Let the blame begin.
Colorado Gov. Bill Owens and Colorado’s congressional Democrats have begun using Colorado’s economic problems as political fuel.
While this is to be expected from politicians, we think both parties need to worry more about how to fix problems rather than tag the blame on one another and, as the Denver Post reported, everyone is to blame for the economy.
The Post’s story noted that Owens signed some permanent tax cuts, which reduced the state income tax from 5 percent to 4.63 percent and the sales tax from 3 to 2.9 percent.
A nonpartisan legislative council said those permanent cuts reduced state revenues by $552 million during the 2001-02 fiscal year; the last year estimates are available.
TABOR, the taxpayer’s bill of rights, is also partially to blame. This citizen passed law says that all tax surplus must go back to citizens – via a refund – unless the state has direct permission from citizens – via an initiative – to use the money elsewhere. People had received refunds when the money could have gone to a rainy day – like today – surplus.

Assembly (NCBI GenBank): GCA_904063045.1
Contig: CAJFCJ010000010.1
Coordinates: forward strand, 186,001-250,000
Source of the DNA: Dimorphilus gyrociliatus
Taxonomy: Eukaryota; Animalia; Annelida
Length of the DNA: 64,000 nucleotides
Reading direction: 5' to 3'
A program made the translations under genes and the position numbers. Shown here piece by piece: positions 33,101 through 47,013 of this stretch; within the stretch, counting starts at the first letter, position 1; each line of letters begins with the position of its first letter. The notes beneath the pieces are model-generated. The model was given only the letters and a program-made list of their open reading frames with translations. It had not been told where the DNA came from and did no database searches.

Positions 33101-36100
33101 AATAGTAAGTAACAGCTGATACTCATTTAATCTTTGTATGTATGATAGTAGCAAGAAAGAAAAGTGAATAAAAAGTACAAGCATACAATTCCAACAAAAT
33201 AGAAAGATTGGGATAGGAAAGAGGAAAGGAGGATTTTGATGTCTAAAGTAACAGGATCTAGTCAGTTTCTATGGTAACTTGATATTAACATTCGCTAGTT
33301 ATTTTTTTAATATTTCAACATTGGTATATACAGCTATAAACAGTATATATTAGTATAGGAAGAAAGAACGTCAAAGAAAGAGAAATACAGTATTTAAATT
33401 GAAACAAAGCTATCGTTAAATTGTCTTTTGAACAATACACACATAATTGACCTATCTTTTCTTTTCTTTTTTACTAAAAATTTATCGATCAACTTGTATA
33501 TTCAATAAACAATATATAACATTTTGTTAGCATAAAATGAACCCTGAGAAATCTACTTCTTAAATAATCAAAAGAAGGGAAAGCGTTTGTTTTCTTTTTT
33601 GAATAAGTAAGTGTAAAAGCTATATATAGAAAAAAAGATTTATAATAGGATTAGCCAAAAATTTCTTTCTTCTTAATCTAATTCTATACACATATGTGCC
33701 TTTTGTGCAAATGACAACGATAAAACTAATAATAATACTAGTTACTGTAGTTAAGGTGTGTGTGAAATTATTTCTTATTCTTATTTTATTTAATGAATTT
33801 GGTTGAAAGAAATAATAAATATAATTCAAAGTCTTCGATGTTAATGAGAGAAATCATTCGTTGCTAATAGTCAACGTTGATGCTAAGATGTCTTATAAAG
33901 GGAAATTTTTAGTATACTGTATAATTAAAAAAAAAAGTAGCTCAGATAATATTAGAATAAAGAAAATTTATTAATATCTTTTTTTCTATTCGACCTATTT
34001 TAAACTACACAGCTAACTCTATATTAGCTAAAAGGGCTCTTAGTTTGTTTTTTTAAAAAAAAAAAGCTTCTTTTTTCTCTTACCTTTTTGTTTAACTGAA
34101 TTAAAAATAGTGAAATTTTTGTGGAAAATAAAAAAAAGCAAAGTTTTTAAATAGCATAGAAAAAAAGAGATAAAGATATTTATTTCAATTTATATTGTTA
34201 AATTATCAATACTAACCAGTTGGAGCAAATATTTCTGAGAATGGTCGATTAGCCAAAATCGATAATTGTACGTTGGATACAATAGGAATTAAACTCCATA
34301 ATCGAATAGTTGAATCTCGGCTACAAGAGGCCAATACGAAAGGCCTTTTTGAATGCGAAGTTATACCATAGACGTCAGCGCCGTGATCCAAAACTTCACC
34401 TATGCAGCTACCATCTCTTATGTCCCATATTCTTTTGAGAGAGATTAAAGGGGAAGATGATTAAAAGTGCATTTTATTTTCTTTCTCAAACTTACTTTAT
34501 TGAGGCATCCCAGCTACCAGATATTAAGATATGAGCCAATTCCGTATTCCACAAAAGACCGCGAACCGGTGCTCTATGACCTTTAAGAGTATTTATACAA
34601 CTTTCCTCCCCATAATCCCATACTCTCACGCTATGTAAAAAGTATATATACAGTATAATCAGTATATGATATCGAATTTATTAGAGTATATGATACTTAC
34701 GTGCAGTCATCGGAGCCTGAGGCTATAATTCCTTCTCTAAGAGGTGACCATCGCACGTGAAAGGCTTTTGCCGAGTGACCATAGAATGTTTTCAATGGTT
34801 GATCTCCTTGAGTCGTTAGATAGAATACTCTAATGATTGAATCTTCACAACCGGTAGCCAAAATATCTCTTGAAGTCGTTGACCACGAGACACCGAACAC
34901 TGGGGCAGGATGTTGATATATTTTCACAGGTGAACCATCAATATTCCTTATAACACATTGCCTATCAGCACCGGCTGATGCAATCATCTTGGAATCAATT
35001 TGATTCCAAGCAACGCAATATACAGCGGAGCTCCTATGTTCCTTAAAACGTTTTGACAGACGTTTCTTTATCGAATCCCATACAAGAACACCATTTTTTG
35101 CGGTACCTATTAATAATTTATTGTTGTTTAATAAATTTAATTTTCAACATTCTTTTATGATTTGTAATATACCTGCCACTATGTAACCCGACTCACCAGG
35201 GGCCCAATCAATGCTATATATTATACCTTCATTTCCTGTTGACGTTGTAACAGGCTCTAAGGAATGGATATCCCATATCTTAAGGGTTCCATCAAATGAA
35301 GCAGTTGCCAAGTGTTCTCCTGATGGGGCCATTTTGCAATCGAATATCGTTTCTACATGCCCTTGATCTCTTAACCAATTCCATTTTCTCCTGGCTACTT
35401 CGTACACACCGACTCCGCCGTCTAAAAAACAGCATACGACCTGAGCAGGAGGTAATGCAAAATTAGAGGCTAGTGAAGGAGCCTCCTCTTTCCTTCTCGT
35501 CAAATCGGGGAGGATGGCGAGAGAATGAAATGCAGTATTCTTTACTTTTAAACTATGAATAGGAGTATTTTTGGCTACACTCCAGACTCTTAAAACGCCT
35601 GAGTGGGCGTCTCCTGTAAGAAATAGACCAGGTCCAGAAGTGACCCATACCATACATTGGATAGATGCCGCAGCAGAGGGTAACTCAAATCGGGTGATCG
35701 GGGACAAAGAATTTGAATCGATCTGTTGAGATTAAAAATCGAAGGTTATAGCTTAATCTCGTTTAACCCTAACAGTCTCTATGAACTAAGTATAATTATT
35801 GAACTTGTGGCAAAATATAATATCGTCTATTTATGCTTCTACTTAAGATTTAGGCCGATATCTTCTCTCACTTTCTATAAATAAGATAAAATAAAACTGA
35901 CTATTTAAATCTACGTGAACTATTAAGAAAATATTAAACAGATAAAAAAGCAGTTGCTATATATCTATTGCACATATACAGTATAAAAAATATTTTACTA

Amendment 23, which had bipartisan support, also helped. This mandates a steady increase in K-12 education funds for 10 years regardless of the shape of the rest of the budget. In fiscal year 2001, it took away $280 in income tax revenues.
Over spending in the 1990s is part of the reason we don’t have money now.
Also, some of recent budget problems came from circumstances we just really couldn’t prepare for. This year’s drought and fires kept tourists away, and also all the revenues they bring in away.
State lawmakers need to move on and fix this rather than blame the each other to win office. And we, as citizens need to think about what is causing us money and fix eliminate the laws that cause these problems – like Amendment 23 and TABOR.